Bruce Sterling’s “Kiosk” is a tale ripped right out of the future. 3D printing, carbon nano-tubes and more… -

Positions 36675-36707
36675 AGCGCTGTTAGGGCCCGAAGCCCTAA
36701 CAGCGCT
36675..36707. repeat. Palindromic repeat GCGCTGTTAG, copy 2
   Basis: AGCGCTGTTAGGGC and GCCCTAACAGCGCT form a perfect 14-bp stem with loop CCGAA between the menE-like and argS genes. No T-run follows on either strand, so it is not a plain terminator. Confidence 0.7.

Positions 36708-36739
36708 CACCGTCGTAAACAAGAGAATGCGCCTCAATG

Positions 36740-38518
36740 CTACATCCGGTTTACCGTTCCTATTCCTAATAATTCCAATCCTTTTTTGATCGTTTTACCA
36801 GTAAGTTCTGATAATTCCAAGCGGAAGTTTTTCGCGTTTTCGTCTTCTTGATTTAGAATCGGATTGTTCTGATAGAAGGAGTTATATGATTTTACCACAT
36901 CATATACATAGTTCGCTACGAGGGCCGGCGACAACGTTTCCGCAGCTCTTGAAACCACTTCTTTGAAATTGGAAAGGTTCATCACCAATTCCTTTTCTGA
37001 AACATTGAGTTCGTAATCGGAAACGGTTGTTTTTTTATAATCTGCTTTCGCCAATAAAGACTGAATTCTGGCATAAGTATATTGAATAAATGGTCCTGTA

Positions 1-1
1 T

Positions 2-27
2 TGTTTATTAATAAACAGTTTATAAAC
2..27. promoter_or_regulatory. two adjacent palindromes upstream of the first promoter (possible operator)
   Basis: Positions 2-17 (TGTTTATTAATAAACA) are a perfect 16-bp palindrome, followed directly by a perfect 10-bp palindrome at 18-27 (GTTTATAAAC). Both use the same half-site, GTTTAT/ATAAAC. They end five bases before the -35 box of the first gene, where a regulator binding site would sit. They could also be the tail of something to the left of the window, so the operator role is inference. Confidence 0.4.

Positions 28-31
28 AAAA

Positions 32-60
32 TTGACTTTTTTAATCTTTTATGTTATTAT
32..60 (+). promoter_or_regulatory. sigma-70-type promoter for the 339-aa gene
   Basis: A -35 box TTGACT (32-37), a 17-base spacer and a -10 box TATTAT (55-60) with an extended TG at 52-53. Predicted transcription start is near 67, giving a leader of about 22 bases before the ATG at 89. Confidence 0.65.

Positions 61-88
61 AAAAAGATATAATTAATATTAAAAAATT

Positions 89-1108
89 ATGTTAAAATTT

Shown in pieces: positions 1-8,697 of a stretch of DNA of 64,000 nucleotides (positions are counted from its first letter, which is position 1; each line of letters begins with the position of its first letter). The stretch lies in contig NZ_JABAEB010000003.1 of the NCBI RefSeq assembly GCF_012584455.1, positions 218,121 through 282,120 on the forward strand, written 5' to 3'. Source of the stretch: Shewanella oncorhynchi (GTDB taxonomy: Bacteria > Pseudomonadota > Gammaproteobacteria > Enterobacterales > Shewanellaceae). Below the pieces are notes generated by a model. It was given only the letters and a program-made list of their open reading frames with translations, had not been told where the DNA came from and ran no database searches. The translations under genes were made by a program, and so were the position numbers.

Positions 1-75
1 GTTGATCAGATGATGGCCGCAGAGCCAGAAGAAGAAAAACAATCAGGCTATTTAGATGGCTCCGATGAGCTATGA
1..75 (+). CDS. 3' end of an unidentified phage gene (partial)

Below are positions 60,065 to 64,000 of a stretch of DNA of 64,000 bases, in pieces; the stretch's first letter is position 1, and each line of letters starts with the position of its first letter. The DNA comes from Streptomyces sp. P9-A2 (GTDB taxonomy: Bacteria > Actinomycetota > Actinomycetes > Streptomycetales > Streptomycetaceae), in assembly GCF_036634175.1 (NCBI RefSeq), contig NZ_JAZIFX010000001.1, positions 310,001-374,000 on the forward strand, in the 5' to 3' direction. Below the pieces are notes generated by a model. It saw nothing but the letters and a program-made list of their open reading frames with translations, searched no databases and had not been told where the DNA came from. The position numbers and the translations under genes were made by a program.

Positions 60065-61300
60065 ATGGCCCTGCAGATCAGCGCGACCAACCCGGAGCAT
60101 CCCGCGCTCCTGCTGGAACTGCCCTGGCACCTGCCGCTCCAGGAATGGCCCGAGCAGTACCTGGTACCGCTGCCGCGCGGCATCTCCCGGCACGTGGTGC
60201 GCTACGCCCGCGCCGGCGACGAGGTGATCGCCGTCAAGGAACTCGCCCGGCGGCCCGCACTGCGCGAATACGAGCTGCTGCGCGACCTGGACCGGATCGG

THE FABRIKATOR WAS UGLY, noisy, a fire hazard, and it smelled. Borislav got it for the kids in the neighborhood. One snowy morning, in his work gloves, long coat, and fur hat, he loudly power-sawed through the wall of his kiosk. He duct-taped and stapled the fabrikator into place. The neighborhood kids caught on instantly. His new venture was a big hit. The fabrikator made little plastic toys from 3-D computer models. After a week, the fab’s dirt-cheap toys literally turned into dirt. The fabbed toys just crumbled away, into a waxy, non-toxic substance that the smaller kids tended to chew. Borislav had naturally figured that the brief lifetime of these toys might discourage the kids from buying them. This just wasn’t so. This wasn’t a bug: this was a feature. Every day after school, an eager gang of kids clustered around Borislav’s green kiosk. They slapped down their tinny pocket change with mittened hands. Then they exulted, quarreled, and sometimes even punched each other over the shining fab-cards. The happy kid would stick the fab-card (adorned with some glossily fraudulent pic of the toy) into the fabrikator’s slot. After a hot, deeply exciting moment of hissing, spraying, and stinking, the fab would burp up a freshly minted dinosaur, baby doll, or toy fireman.